Freddie also shared his photos, often recalling close escapes or the loss of comrades. It was these personal stories, together with details of the hardships of desert life, which made the talk particularly poignant.
I’m sure all members present would like to thank Freddie for sharing his reminiscences, and Phil for arranging his visit.
Posted: Wednesday 16 October 2013
In October, Honorary SMHS member Andy Saunders, joined us to speak about what he considers to be one of the iconic weapons of WW2, the Stuka. We were to benefit from the research behind his new book – Stuka Attack!
The Junkers 87 or Stuka had a range of 490 miles and a top speed of 238mph. Its payload was often a combination of one big bomb and smaller ones, all dropped at the same time. Its ability to dive at an angle of 80 degrees made for very precise bombing; used to target shipping, airfields and latterly radar stations.
Andy explained how the Stuka was highly successful when correctly deployed, but often weakness in German intelligence and poor target selection saw its strengths wasted. Many south coast airfields suffered devastating attacks such as Tangmere on the 16th August 1940 when 29 Stukas took turns in a continuous raid lasting half an hour. Pilots used bullets to fix their target and whilst pulling out of the dive the rear gunner could make use of his machine gun.
What people under attack found truly terrifying about a Stuka attack was the wailing siren as it made its dive. Andy advised that whilst in the early days (Battle of France) the planes were fitted with sirens these were actually promptly removed as it was impossible to disable them and the wailing gave away the Stuka’s position.
By September 1940 the Stuka’s usefulness against major cities (the Blitz) was limited so October/November saw a return to attacking shipping. In the spring of 1941 the Stukas were moved across to the Eastern Front and engaged in North Africa. The Stuka airfields in France were fitted with dummy versions so they appeared to still be operational!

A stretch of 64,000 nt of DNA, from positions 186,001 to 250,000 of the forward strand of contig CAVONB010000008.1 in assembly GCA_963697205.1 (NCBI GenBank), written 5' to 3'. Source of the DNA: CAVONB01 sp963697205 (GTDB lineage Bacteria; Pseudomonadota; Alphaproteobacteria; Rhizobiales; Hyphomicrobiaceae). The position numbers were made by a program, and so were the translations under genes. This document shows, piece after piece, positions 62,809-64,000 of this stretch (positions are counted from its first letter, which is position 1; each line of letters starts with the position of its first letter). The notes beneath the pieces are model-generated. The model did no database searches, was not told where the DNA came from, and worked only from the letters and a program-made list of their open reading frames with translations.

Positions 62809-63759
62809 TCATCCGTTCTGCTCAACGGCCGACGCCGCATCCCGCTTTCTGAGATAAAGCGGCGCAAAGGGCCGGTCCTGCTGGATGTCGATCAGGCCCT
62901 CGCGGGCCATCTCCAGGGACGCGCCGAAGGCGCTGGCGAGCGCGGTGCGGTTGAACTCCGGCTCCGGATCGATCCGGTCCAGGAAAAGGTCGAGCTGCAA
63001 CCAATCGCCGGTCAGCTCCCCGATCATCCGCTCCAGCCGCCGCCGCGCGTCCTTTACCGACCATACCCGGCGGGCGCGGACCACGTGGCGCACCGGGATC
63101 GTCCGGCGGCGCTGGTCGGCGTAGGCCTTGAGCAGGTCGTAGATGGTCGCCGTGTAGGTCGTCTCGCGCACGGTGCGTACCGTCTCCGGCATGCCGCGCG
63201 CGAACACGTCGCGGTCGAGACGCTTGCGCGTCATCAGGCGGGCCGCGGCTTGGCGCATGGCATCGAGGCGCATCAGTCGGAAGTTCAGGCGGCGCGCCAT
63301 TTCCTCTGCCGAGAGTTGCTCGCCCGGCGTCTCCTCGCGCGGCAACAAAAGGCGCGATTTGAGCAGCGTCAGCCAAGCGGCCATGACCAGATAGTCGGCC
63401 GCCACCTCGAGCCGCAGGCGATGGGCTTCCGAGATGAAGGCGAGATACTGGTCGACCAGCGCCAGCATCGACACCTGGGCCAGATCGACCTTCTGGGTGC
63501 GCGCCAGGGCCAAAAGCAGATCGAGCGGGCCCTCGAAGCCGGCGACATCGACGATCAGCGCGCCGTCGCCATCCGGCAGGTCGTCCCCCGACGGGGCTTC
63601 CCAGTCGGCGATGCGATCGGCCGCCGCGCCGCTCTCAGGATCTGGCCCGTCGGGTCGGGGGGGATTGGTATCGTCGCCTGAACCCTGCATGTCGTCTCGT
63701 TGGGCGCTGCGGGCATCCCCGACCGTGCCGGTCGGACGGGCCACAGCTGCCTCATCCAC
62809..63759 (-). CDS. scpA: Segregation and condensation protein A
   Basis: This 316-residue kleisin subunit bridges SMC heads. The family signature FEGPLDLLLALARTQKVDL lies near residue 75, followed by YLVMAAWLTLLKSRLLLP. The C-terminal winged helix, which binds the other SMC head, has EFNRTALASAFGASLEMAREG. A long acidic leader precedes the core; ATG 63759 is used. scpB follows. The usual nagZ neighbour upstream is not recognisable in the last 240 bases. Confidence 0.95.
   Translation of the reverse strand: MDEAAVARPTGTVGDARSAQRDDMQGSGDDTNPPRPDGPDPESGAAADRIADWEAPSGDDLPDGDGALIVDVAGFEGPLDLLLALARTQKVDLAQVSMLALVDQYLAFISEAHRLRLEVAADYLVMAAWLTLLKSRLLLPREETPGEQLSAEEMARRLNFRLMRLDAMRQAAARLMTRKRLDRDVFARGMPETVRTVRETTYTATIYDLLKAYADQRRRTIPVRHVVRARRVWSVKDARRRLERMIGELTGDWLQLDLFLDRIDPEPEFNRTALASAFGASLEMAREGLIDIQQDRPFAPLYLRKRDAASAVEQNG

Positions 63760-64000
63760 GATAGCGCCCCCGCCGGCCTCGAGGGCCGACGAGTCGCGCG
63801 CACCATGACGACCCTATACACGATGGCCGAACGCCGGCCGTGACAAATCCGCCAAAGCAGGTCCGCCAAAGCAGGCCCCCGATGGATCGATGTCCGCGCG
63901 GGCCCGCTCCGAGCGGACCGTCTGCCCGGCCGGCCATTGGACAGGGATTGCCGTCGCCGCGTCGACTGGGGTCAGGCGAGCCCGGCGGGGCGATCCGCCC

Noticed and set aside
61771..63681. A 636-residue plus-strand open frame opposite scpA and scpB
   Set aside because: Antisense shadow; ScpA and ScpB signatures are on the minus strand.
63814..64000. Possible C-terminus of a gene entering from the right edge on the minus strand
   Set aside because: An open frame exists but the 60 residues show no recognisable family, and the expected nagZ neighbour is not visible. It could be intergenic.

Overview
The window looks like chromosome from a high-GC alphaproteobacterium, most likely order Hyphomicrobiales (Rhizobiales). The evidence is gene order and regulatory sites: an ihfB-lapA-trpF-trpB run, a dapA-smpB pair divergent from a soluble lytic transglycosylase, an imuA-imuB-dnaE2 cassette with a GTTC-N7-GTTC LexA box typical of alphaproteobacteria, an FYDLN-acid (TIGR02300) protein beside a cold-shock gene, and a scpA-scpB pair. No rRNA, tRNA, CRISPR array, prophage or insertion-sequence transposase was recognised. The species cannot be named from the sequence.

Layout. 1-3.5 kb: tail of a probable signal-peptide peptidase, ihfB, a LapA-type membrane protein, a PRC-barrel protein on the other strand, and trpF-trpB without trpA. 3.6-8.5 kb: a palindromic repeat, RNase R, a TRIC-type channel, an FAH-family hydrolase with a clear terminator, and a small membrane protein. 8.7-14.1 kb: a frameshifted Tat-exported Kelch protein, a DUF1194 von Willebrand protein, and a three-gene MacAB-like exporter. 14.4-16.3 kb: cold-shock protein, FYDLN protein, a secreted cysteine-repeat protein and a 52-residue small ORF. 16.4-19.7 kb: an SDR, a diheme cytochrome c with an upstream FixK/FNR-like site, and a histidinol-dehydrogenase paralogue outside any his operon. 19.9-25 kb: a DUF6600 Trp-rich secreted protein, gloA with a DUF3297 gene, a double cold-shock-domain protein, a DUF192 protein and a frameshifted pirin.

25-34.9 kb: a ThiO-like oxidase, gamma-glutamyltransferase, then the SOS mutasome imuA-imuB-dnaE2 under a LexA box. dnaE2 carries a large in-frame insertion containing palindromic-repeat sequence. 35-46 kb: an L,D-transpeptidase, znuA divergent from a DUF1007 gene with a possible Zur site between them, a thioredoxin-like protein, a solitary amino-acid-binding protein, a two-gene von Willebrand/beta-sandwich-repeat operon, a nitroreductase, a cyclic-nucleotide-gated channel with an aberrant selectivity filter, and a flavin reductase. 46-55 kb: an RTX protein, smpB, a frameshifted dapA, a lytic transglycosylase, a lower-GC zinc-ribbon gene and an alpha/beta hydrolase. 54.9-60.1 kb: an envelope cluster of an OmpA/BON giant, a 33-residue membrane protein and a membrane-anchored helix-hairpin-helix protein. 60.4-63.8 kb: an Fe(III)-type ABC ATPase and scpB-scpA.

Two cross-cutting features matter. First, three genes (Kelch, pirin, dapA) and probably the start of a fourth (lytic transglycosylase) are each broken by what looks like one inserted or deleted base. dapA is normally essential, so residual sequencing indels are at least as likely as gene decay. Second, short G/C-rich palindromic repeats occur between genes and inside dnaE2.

Andy’s book ‘Stuka Attack’ is available from all good booksellers and doubtless a few members will be wishing for one in their Christmas stocking!
Posted: Wednesday 18 September 2013
Our September speaker, Stephen Thomas, certainly attracted a good gathering, nearly filling the function room at the Royal Oak with 35 people attending. His subject matter ‘Samuel Colt and his influence on British Manufacturing’ no doubt prompting their interest.
Stephen collects antique arms, was a member of the Oxford University Pistol Club and is a member of the Historical Breech-loading Small Arms Association. He lectures at the Imperial War Museum and has a private collection of over 100 pistols. Stephen certainly knows his stuff!
Stephen explained how the firearms industry was instrumental in propagating mass manufacturing, focussing on making parts interchangeable; thus where a product had previously been handmade by a Smith or through linked cottage industry, now parts could be manufactured anywhere and brought together in a production line. Standard specification replacements could be used for repairs and in the arms industry a Blacksmith was no longer a battleground essential. Other industries went on to adopt Colt’s production methods. Stephen concluded with a poignant quote from Henry Ford who, in relation to his Model T said “we will use the Colt Armoury methods to produce this car.”